Endeavour returns to Earth, making rare nighttime landing after brief weather delay
Space shuttle Endeavour and its crew of seven returned to Earth on Wednesday, making a rare nighttime touchdown to wrap up “a two-week adventure” at the international space station.
The shuttle swooped through the darkness and landed on NASA’s illuminated runway at 8:39 p.m., an hour after sunset.
“Welcome home, Endeavour,” Mission Control radioed. “Congrats to the entire crew.”
Replied Endeavour’s commander, Dominic Gorie: “It was a super-rewarding mission, exciting from the start to the ending.”
The shuttle’s homecoming was a bit delayed.
Endeavour was supposed to land before sunset, but at virtually the last minute, clouds moved in. As the astronauts took an extra swing around the planet, the sky cleared enough to satisfy flight controllers and — after asking Gorie for his opinion — they gave him the green light to head home.
It was only the 22nd space shuttle landing in darkness. Less than one-fifth of all missions have ended at nighttime; the last one was in 2006.
Endeavour blasted off March 11 — also in darkness — on an ambitious, intense space station construction mission that had even its commander wondering at times how everything would go.
In the end, Gorie and his multinational crew accomplished everything they set out to do during their voyage, which spanned 16 days and 6.5 million miles. The astronauts installed the first piece of Japan’s Kibo lab, put together a giant Canadian robot named Dextre, tested a shuttle repair technique and more.
NASA Administrator Michael Griffin said he told Gorie after touchdown that “he had really flown two missions in one for us.”
“I can’t imagine that the mission could have gone any better, and they made it look easy,” Griffin said.
The space station is now 70 percent complete, thanks to the latest additions, with a mass of nearly 600,000 pounds.
Ten more shuttle flights to the space station — spread over the next two years — will round out the numbers. NASA hopes to have its share of the orbiting outpost finished in 2010 and its three shuttles retired, so it can focus on human expeditions to the moon.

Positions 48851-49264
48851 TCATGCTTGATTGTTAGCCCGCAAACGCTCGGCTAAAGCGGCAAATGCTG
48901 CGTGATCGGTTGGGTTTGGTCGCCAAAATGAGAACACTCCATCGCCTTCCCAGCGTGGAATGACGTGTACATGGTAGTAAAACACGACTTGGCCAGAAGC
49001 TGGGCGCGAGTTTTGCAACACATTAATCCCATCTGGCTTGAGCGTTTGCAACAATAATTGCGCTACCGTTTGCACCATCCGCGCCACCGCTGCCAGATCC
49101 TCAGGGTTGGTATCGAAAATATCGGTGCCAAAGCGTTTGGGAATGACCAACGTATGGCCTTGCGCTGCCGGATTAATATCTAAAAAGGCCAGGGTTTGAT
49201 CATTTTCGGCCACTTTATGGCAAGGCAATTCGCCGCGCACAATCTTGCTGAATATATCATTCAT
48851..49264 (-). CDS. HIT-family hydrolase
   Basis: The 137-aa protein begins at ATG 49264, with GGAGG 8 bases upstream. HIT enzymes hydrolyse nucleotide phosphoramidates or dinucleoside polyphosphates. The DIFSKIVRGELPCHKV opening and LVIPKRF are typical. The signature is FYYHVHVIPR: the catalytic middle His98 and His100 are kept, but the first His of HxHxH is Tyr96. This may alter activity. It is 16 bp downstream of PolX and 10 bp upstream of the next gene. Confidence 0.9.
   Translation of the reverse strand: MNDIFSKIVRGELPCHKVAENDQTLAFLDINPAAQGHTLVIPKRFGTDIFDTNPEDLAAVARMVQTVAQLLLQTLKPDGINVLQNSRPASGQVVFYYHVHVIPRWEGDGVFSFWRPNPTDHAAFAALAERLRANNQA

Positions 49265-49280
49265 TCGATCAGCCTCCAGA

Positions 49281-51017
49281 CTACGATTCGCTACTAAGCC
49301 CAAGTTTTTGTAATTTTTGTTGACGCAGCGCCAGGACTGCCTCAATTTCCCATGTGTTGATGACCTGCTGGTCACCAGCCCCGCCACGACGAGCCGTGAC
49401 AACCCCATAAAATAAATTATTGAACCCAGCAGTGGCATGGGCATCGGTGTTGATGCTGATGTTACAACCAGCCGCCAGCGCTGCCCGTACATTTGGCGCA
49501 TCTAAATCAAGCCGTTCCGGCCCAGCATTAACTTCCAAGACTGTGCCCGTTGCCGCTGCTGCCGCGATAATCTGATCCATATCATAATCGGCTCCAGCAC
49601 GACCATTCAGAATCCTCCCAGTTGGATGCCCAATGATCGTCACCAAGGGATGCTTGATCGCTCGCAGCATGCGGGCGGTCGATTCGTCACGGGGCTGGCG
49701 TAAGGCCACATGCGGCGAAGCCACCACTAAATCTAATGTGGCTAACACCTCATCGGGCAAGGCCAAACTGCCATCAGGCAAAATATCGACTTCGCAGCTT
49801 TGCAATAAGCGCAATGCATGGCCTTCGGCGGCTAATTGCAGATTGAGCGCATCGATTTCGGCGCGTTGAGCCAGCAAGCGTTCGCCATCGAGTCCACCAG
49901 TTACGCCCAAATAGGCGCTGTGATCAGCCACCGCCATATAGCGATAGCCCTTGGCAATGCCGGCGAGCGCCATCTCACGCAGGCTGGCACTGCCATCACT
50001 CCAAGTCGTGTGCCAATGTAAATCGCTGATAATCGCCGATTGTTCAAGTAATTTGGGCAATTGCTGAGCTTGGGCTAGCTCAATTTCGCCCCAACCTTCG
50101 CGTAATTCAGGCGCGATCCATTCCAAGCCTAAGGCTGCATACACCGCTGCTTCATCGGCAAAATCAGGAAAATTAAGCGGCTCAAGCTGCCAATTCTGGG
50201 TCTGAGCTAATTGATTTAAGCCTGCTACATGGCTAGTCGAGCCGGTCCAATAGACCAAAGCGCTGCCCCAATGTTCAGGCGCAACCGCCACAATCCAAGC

“This has been a two-week adventure,” said Gorie’s co-pilot, Gregory Johnson, before landing. “It’s been a pleasure and an honor to be on it.”
Discovery is scheduled to fly to the space station in late May, carrying up Japan’s enormous Kibo lab. The fuel tank for that mission arrived at Kennedy Space Center on Wednesday, later than planned, and Griffin said that almost certainly will mean a launch delay of at least a few days.
Subsequent fuel tanks also could get backed up because of all the design changes necessitated by the 2003 Columbia disaster.
NASA expects to have a better idea in another month whether it can keep the year’s launches on track. Space shuttles are supposed to soar four more times in 2008, which would mean six missions for the year, a flight rate not seen since 2001.
Up on the space station, meanwhile, the three occupants are gearing up for next week’s arrival of the European Space Agency’s supply ship, Jules Verne. The unmanned cargo carrier — the first of its kind — rocketed away from French Guiana this month with a load of food, water and clothes.
Less than a week after that, on April 8, the Russians will launch a fresh space station crew from Kazakhstan.
NASA couldn’t be more pleased with this space station traffic jam.
Returning aboard Endeavour was French Air Force Gen. Leopold Eyharts, who spent 1 1/2 months aboard the space station, and Japanese astronaut Takao Doi, who accompanied his country’s space station contribution to orbit.
Raising the Kibo lab’s storage compartment from Endeavour’s payload bay for attachment to the space station “was a great moment not only for me, but for Japan,” Doi said late Tuesday. It was concrete evidence, finally, of the Japanese Space Agency’s partnership in the longtime station project.
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